wholesale with the anthro-ontological27 questions of identity hidden beneath theories of sexual
difference and theories of gender and to embrace materially interdependent, post-identity,
posthumanist theory. It should be noted that the implementation of Enlightenment humanism performed an
essential role in the history of ideas: it rid the Western world of its theological absolutism with regard to truths about the world,
both ontological and moral, and put knowledge in the hands of humans and, therefore, extricated knowledge from frameworks riddled with the
obstacles of theological universals. With Enlightenment humanism, we see the instantiation of Friedrich Nietzsches famed God is dead . . . we
have killed him!28 Yet, lest we rest on our laurels for having eradicated supernatural epistemologies, Nietzsche asserts that we quickly
supplanted them with an equally orthodox faith in a scientific epistemology. Keenly prescient in his proclamation that science in a sense is the
new God, in a section titled, In what way we, too, are still pious, he reminds us that it is still a metaphysical faith upon which our faith in
science restseven we knowers of today, we godless antimetaphysicians, still take our fire, too, from the flame lit by the thousand-year old
faith, the Christian faith.29 Thus, while
turning to science appears to be an advance on theistic absolutism and,
further, opposed to religion, man has merely supplanted faith in one absolute truth with another.

Their understanding of toxicity is static its not a question of being toxic, but
becoming in proximity of toxicity vote negative to understand the 1AC as becoming
Engel and Lorenz 13 [Antke Engel and Renate Lorez, Toxic Assemblages, Queer Socialities: A
Dialogue of Mutual Poisoning,
socialities-a-dialogue-of-mutual-poisoning/] //Elmer

Mel Y. Chen echoes this argument when she argues that discourses of toxicity often produce or uphold social
hierarchies and racist assumptions.20 One of her examples is toys produced in China for export and marked by Western media as
toxic and dangerous to kids. Apart from the fact that this danger seems to target white, middle-class kids, the media coverage also ignores the
toxic working conditions in China grounded in Western consumerism. For the matter of understanding the complex effects of toxicity, her text
makes a couple of interesting twists and turns. Once the reader feels sure about comprehending her argument on the hierarchizing effect of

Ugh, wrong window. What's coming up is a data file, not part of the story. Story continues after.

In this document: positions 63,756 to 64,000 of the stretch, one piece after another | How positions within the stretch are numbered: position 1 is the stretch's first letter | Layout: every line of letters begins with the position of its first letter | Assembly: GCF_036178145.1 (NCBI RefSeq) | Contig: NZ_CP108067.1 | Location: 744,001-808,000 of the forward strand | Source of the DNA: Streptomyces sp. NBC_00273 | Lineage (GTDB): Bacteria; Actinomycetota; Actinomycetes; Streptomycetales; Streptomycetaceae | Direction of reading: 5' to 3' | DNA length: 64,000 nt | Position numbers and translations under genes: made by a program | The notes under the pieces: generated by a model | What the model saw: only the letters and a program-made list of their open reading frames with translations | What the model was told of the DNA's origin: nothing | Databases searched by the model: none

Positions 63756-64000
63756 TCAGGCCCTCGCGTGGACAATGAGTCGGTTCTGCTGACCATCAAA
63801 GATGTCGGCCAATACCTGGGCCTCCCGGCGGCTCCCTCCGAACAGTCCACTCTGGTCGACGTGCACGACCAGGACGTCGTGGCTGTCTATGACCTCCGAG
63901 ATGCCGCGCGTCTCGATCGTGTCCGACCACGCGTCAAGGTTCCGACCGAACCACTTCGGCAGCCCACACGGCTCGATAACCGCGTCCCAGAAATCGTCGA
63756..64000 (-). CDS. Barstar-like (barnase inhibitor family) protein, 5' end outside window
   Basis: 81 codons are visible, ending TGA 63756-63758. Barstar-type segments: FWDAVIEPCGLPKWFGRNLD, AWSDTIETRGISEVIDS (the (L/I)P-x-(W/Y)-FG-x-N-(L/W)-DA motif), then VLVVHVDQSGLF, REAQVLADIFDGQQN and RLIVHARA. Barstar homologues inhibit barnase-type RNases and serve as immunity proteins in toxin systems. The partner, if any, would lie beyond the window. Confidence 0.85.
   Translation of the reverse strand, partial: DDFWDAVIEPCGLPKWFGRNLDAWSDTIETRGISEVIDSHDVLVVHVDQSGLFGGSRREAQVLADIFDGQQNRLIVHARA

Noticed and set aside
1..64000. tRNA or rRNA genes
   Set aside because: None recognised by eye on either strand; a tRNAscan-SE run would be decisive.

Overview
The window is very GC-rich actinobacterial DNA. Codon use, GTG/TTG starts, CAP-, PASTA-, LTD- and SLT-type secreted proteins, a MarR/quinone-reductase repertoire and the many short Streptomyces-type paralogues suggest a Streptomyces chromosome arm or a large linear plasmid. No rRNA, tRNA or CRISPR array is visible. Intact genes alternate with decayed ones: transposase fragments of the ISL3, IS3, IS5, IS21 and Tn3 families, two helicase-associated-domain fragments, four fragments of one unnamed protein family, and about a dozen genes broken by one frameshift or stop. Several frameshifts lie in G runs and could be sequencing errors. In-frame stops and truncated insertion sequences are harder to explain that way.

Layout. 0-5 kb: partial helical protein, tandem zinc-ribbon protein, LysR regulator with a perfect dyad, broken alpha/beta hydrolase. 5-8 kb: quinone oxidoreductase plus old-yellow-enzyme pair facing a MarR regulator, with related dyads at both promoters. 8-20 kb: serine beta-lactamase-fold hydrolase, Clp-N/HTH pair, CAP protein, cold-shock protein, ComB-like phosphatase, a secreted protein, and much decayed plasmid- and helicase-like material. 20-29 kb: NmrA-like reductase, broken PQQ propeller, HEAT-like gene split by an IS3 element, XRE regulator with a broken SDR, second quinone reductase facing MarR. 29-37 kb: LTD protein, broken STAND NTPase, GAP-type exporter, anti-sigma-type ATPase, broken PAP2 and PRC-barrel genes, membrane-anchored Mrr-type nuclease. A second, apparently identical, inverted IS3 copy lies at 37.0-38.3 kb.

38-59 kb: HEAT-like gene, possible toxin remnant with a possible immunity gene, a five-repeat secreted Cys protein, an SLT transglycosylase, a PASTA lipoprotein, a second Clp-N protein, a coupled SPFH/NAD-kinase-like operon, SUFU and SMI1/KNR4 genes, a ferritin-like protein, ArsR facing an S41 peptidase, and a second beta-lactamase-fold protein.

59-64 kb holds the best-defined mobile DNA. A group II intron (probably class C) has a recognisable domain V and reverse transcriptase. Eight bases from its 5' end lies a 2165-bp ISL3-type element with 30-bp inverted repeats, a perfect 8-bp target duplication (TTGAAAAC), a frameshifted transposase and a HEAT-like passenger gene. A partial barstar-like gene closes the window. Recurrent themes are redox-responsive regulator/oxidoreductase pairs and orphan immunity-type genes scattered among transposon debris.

discourses on toxicity, she unexpectedly shifts attention to her personal condition of multiple chemical sensitivity. She explains that she
cannot leave the house without a mask, and when shes outside she perpetually scans her surroundings: Some passenger cars whiz by;
instinctively my body retracts and my corporeal-sensory vocabulary starts to kick back in. A few pedestrians cross my path and before they
come near, I quickly assess whether they are likely (might be the kind of people) to wear perfumes or colognes, or sunscreen. I scan their
heads for smoke puffs or pursed lips prerelease; I scan their hands for a long white object, even a stub. In an instant, quicker than I thought
anything could reach my liver and have it refuse, the liver screams hate, hate whose intensity each time shocks me.21 The reader becomes
aware that Chens critical attitude towards discourses of toxicity does not help her in keeping her personal relation to toxicity and its harmful
effects at arms length. Recognizing her intense hatred of those who might expose her to a toxin, she draws another unexpected connection:
she is reminded of the hatred she experienced in others when they confronted her, the adolescent butch of Asian origin, with homophobic and
racist comments. Obviously, the relationship between bodies and toxins cannot be explained by chemical reactions, but depends upon and
affects the organization of the social. Chen, in addition, does not only see others as potential danger, but she is seen as dangerous herself;
wearing a mask, she appears to others as a potential bearer of a virus, such as AIDS or SARS. Following these considerations, I
would like
to rethink the connection between body and toxin. Instead of understanding it as an encounter of two
entities (the body confronted with a substance that might be either healing or destructive), the body-
toxin relationships come into view as an assemblage of elements. Fueled by power relations, the assemblage is flexible
in its configuration, functions, and effects. Thus, not a toxic substance, not an intoxicated body, but becoming-toxic:
an embodiment without differentiation between taking poison and being poison, a body
configuration which cannot be understood by applying common categories. Ambivalences are not only
allowed but facilitated: between poison and cure; between the drug, which is enjoyable and enables different
body practices, and the substance, which intoxicates, paralyzes (holds in place), or even kills.